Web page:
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performance than civil law countries. This finding is consistent with that of LLSV (2002). The standard deviation of the whole sample is 2.2782. This value represents a large variation across countries and emphasizes regional and global difference in the quality and effectiveness of laws around the world.

As for competition measures, common law countries have higher mean values in DIFF and MKTSIZE as well as lower mean values in HHI and ENTCOST, indicating that the USA and UK have intense competition structures in their respective product markets. In contrast, civil law countries have lower mean values in DIFF and MKTSIZE as well as higher mean values in HHI and ENTCOST, indicating that Germany and France have less intense competition structure in their product market.

The proxy for agency problem is FCF. France shows the highest value of 0.0109, whereas the USA has the lowest value of -0.0449; thus the range for country is 0.0558 and the standard deviation of the whole sample is 0.4186, indicating that the differences and variations are not obvious across the four different countries.

Two country-level governance measures were used. As shown in Table 2, shareholder rights (RIGHTS) was considered an index ranging from 0 to 10 (from IMD World Competitiveness Online). Higher points were assigned to firms in a country that demonstrated responsibility in protecting shareholders’ rights. In this respect, the USA has with the highest mean value of 7.501, whereas France has the lowest score of 6.4924; thus the mean values of RIGHTS in the USA and UK are higher than the values in Germany and France, This result from different missions in operating firm complements the results of a previous work (Allen and Gale, 2000). In the same vein, LAW was used as the legal and regulatory framework index (also from IMD World Competitiveness Online). The score is higher if the firms in that country have good judicial efficiency and legality. On average, the USA and UK (USA: 6.0088, UK: 4.9825) have higher scores than Germany and France (Germany: 3.8966, France: 3.2955). Particularly, the USA has the highest score, which is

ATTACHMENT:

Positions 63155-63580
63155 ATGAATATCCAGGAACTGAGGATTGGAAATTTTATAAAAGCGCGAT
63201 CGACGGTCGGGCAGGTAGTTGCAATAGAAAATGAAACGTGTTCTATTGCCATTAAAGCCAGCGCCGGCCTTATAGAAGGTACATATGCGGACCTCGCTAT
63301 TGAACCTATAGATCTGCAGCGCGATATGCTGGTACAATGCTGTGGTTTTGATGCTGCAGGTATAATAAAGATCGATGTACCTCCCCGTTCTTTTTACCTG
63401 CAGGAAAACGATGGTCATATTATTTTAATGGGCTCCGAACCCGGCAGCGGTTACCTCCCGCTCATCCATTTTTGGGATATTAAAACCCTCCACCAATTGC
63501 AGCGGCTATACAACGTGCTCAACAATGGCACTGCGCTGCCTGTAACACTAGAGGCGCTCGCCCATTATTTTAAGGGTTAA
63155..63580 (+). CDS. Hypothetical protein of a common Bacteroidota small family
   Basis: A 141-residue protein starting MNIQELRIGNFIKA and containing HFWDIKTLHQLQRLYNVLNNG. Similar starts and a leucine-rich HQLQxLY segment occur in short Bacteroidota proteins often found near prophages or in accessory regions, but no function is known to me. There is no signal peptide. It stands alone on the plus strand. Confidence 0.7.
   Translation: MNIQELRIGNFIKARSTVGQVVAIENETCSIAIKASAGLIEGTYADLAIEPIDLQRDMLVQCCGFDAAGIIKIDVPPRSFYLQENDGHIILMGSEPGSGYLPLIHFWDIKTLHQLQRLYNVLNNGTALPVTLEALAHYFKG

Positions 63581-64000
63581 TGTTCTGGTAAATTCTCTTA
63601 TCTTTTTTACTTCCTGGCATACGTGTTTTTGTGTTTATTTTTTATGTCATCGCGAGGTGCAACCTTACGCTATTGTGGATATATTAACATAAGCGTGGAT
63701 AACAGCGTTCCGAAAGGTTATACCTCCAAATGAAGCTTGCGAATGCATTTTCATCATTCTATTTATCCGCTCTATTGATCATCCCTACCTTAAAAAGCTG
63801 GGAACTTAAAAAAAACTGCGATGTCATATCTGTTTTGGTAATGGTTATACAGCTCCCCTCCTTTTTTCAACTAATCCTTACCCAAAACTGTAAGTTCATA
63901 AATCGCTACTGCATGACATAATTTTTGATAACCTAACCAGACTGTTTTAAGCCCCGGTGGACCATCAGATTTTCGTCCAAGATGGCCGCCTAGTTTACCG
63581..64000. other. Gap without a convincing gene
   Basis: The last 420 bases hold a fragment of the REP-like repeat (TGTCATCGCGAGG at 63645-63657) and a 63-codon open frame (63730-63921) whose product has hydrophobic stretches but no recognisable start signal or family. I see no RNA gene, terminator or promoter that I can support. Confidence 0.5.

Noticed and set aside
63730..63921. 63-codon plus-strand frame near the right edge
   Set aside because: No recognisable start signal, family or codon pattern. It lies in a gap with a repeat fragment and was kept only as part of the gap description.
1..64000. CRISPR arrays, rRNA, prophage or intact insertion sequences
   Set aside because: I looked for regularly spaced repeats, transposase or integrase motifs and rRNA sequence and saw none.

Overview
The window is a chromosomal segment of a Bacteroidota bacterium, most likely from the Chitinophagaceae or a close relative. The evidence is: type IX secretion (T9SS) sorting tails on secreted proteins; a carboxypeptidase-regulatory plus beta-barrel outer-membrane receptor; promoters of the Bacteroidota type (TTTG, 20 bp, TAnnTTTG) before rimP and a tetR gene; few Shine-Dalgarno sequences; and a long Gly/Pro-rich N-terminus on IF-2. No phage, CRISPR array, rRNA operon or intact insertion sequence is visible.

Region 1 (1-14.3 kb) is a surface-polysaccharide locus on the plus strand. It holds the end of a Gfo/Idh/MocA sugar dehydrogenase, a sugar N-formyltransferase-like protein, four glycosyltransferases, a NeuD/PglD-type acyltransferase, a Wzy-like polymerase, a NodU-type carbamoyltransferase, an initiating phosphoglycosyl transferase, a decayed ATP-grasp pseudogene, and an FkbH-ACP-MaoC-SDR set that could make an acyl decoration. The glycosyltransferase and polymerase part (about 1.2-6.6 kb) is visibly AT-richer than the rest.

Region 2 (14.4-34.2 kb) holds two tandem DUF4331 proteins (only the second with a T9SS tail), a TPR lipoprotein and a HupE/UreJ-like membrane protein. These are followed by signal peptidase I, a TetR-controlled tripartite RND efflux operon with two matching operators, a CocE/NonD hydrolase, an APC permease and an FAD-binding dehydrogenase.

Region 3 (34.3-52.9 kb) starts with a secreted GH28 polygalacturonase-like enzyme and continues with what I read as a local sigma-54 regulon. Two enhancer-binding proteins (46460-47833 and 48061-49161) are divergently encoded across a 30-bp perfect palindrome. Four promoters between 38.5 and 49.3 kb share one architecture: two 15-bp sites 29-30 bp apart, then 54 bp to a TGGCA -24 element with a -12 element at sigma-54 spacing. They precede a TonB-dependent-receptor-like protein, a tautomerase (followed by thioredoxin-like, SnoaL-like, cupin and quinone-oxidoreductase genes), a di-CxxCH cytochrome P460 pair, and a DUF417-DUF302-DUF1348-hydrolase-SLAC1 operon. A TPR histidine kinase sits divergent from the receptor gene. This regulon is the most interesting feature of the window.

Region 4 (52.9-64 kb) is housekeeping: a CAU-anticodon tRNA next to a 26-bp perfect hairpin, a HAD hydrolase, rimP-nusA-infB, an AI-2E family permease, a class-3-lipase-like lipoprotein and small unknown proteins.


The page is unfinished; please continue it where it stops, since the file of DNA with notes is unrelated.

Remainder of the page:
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consistent with the finding of LLSV (2002).

Table 2 Descriptive statistics

Descriptive statistics of each variable for the four countries from 2002 to 2008; included are the mean, median, standard deviations. The number of samples (N) for each market is also reported in the table. There are 7,329 samples from the USA, 1,232 from the UK, 1,092 from Germany, and 861 from France. The total samples contain 10,514 observations.

Country USA UK Germany France Total

N 7,329 1,232 1,092 861 10,514 Firm Performance TOBINQ Mean 2.2337 1.6676 1.2454 1.2488 1.984 Standard Deviation 2.6329 1.1229 0.5156 0.5721 2.2782 Median 1.6402 1.3356 1.1195 1.0902 1.453 Competition Measure HHI Mean 0.2529 0.6022 0.5043 0.5828 0.347 Standard Deviation 0.1984 0.2328 0.2372 0.2903 0.2597 Median 0.1952 0.5517 0.5058 0.5414 0.2778 DIFF Mean 1.2213 1.1895 1.1298 1.1706 1.2039 Standard Deviation 0.1147 0.1492 0.0635 0.1189 0.1193 Median 1.1817 1.1586 1.1159 1.143 1.1659 MKTSIZE Mean 10.7733 7.4014 8.2609 7.7198 9.8672 Standard Deviation 1.4856 2.0217 1.8528 1.9485 2.1481 Median 10.9756 7.2769 8.3799 7.9138 10.114 ENTCOST Mean -2.1249 -2.8304 1.4371 1.2203 -1.5637 Standard Deviation 6.7018 9.3503 5.3378 5.6167 7.0042 Median 0.4688 0.1952 3.222 2.1122 0.8668

Agency Proxy Variable

FCF Mean -0.0449 0.01 0.0009 0.0109 -0.0291 Standard Deviation 0.4923 0.1811 0.1084 0.0917 0.4186 Median 0.0373 0.0442 0.0187 0.0208 0.0339 Control Variable Size Mean 5.7578 4.5071 5.5362 5.4763 5.8168 Standard Deviation 2.4817 2.3847 2.1179 2.1563 2.1297

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Median 5.9203 4.4931 5.17 5.1128 5.6516 Leverage Mean 0.5259 0.5112 0.5983 0.6051 0.5382 Standard Deviation 1.2524 0.2307 0.216 0.1979 1.0529 Median 0.4506 0.5134 0.6175 0.6073 0.4944 Growth Mean 0.1369 0.0859 0.0723 0.0749 0.1191 Standard Deviation 1.1324 0.312 0.2049 0.2856 0.9576 Median 0.0765 0.0485 0.0478 0.0415 0.0657 Country-level governance RIGHTS Mean 7.501 7.1572 7.31 6.4924 7.3582 Standard Deviation 0.452 0.317 0.1934 0.2902 0.4955 Median 7.4828 7.0227 7.3488 6.5217 7.2941 LAW Mean 6.0085 4.9825 3.8991 3.5384 5.4669 Standard Deviation 0.4821 1.0488 0.7254 0.5248 1.077 Median 6.2308 4.2963 3.8966 3.2955 5.7

3. Methodology and Hypothesis